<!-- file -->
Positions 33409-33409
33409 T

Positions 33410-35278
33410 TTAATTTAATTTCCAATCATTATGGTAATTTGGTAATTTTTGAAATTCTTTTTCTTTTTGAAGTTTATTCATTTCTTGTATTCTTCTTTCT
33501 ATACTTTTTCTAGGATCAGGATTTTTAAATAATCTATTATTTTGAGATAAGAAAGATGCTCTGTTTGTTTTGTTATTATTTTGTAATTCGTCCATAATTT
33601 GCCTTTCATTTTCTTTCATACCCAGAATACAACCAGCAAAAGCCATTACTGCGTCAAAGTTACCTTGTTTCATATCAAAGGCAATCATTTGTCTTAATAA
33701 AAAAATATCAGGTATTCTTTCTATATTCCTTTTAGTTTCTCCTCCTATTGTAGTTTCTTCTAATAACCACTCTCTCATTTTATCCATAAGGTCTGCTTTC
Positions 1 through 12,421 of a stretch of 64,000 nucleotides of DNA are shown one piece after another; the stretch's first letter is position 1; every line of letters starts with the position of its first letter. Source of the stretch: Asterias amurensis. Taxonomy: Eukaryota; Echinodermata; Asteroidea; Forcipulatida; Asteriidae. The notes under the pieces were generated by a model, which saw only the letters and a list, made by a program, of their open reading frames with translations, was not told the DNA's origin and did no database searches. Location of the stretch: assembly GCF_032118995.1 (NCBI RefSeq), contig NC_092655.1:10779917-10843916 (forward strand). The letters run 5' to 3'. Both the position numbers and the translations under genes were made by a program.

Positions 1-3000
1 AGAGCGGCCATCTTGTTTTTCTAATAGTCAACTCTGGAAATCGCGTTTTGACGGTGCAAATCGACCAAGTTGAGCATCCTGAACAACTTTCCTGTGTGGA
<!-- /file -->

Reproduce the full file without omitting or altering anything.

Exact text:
Positions 33409-33409
33409 T

Positions 33410-35278
33410 TTAATTTAATTTCCAATCATTATGGTAATTTGGTAATTTTTGAAATTCTTTTTCTTTTTGAAGTTTATTCATTTCTTGTATTCTTCTTTCT
33501 ATACTTTTTCTAGGATCAGGATTTTTAAATAATCTATTATTTTGAGATAAGAAAGATGCTCTGTTTGTTTTGTTATTATTTTGTAATTCGTCCATAATTT
33601 GCCTTTCATTTTCTTTCATACCCAGAATACAACCAGCAAAAGCCATTACTGCGTCAAAGTTACCTTGTTTCATATCAAAGGCAATCATTTGTCTTAATAA
33701 AAAAATATCAGGTATTCTTTCTATATTCCTTTTAGTTTCTCCTCCTATTGTAGTTTCTTCTAATAACCACTCTCTCATTTTATCCATAAGGTCTGCTTTC
Positions 1 through 12,421 of a stretch of 64,000 nucleotides of DNA are shown one piece after another; the stretch's first letter is position 1; every line of letters starts with the position of its first letter. Source of the stretch: Asterias amurensis. Taxonomy: Eukaryota; Echinodermata; Asteroidea; Forcipulatida; Asteriidae. The notes under the pieces were generated by a model, which saw only the letters and a list, made by a program, of their open reading frames with translations, was not told the DNA's origin and did no database searches. Location of the stretch: assembly GCF_032118995.1 (NCBI RefSeq), contig NC_092655.1:10779917-10843916 (forward strand). The letters run 5' to 3'. Both the position numbers and the translations under genes were made by a program.

Positions 1-3000
1 AGAGCGGCCATCTTGTTTTTCTAATAGTCAACTCTGGAAATCGCGTTTTGACGGTGCAAATCGACCAAGTTGAGCATCCTGAACAACTTTCCTGTGTGGA